AUSTIN — The United States Department of Agriculture’s (USDA) National Institute of Food and Agriculture (NIFA) awarded three Texas Veterinarians the Veterinary Medicine Loan Repayment Program (VMLRP) to help repay a portion of their veterinary school loans in return for serving in areas lacking sufficient veterinary resources. A total of 59 American veterinarians were awarded VMLRP awards this year.
One veterinarian will be fulfilling the private practice (Type II) shortage needs in Armstrong and Briscoe Counties. One veterinarian will be fulfilling the private practice (Type II) shortage needs in Coke, Crockett, Glasscock, Mitchell, Reagan, Sterling, and Upton Counties. The third veterinarian received a renewal award to continue to fulfill the private practice (Type II) shortage needs in Fannin, Grayson, and Lamar Counties.
While the Texas Animal Health Commission (TAHC) does not administer the VMLRP loan, each year the TAHC solicits input from a broad range of stakeholders including veterinarians, veterinary educators, livestock producers, and the public to identify which geographic areas of Texas to nominate for the VMLRP. A total of eight shortage areas in Texas were identified in 2017, of which five were Type II and three were Type III.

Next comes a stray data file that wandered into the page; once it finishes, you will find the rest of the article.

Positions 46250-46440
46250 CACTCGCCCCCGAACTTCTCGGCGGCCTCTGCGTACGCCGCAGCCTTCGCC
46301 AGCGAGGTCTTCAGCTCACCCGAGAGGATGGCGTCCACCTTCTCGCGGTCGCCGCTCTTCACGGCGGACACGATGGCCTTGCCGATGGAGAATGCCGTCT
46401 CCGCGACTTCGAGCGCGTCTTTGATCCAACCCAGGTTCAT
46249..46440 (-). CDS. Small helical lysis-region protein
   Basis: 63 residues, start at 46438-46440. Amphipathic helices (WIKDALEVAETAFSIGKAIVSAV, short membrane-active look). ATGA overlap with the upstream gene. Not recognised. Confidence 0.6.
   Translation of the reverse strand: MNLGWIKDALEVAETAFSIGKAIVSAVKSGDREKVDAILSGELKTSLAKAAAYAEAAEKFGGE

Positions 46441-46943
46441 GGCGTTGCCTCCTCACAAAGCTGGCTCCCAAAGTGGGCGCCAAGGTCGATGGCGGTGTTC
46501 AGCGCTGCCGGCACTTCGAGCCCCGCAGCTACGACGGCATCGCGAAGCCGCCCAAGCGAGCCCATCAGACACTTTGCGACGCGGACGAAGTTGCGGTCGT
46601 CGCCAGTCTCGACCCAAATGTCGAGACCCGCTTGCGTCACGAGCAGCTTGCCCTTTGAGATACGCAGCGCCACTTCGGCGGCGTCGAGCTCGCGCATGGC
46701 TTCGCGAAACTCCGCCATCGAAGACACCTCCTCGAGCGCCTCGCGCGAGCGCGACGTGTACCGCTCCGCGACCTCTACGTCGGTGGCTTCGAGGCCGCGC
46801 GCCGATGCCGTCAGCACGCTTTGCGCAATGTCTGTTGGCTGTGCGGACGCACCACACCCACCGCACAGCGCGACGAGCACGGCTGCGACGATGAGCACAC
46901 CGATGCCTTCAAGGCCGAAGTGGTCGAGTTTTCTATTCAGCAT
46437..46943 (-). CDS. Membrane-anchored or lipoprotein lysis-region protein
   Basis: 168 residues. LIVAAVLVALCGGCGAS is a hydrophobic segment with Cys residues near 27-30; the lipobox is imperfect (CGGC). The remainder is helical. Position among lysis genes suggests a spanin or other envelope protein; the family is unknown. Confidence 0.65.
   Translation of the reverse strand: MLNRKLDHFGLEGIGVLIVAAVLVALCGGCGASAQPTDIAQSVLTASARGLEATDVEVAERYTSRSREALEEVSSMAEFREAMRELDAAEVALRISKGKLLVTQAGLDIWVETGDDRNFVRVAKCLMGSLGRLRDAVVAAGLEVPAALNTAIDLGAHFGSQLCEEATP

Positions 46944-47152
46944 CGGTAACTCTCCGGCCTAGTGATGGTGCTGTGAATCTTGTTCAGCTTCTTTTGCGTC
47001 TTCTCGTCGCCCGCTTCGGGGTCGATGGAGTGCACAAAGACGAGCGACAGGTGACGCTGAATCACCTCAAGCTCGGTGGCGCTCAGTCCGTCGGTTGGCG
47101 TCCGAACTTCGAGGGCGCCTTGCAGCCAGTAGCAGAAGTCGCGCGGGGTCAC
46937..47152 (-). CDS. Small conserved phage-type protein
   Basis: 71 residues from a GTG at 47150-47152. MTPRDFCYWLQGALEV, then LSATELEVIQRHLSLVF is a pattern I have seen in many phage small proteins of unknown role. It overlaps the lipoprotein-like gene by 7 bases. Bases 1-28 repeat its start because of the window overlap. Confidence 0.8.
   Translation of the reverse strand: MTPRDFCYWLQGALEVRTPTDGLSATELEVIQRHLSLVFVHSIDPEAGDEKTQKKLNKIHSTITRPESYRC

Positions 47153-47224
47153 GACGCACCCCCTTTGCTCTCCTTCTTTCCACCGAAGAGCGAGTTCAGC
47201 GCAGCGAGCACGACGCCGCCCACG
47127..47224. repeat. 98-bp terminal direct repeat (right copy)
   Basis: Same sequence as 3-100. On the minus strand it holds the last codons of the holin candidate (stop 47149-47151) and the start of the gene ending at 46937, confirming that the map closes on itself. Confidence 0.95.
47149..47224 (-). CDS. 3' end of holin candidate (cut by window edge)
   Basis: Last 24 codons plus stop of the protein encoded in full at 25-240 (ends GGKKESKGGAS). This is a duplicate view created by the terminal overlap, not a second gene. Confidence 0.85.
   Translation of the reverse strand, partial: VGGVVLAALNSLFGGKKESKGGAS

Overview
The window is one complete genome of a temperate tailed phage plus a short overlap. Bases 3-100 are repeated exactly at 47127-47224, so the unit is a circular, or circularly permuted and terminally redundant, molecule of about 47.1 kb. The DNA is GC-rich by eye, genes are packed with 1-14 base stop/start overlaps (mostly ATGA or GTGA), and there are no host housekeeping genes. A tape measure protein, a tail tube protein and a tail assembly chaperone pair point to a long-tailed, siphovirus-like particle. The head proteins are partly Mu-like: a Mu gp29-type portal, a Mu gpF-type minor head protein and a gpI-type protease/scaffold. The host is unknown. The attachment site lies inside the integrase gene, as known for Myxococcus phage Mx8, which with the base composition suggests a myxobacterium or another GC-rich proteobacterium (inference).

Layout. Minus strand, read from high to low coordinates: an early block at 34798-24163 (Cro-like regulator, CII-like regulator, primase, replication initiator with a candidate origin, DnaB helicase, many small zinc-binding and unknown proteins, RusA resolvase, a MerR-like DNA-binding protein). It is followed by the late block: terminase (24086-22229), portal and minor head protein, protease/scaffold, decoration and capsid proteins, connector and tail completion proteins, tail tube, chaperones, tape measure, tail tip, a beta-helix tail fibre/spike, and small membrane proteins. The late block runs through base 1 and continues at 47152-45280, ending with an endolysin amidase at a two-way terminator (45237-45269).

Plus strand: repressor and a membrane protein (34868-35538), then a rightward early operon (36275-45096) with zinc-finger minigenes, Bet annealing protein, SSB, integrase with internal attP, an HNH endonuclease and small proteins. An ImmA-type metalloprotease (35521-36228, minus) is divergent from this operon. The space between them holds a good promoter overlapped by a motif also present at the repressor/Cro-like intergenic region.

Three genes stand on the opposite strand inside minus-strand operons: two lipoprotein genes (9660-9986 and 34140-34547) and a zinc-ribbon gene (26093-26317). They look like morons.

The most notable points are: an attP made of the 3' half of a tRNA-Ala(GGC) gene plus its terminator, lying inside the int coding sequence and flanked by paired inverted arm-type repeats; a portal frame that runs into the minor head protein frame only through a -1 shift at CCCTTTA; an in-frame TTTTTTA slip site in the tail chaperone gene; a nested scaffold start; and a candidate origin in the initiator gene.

Due to the size of the animal agriculture industries in Texas, this shortage poses a risk beyond the state borders, as animals and animal products move across state lines daily, and are traded internationally. A map of veterinary service shortage areas by state is available online.
In its eighth year of operation, the VMLRP program helps qualified veterinarians repay up to $75,000 of debt incurred while pursuing their veterinary medicine degrees in return for three years of veterinary service in a designated veterinary shortage area. Participants are required to serve in one of the three types of shortage situations.
- Type I are private practices dedicated to food supply veterinary medicine at least 80 percent of the time.
- Type II are private practices in rural areas dedicated to food supply veterinary medicine at least 30 percent of the time.
- Type III are dedicated to public practice at least 49 percent of the time.
–Texas Animal Health Commission
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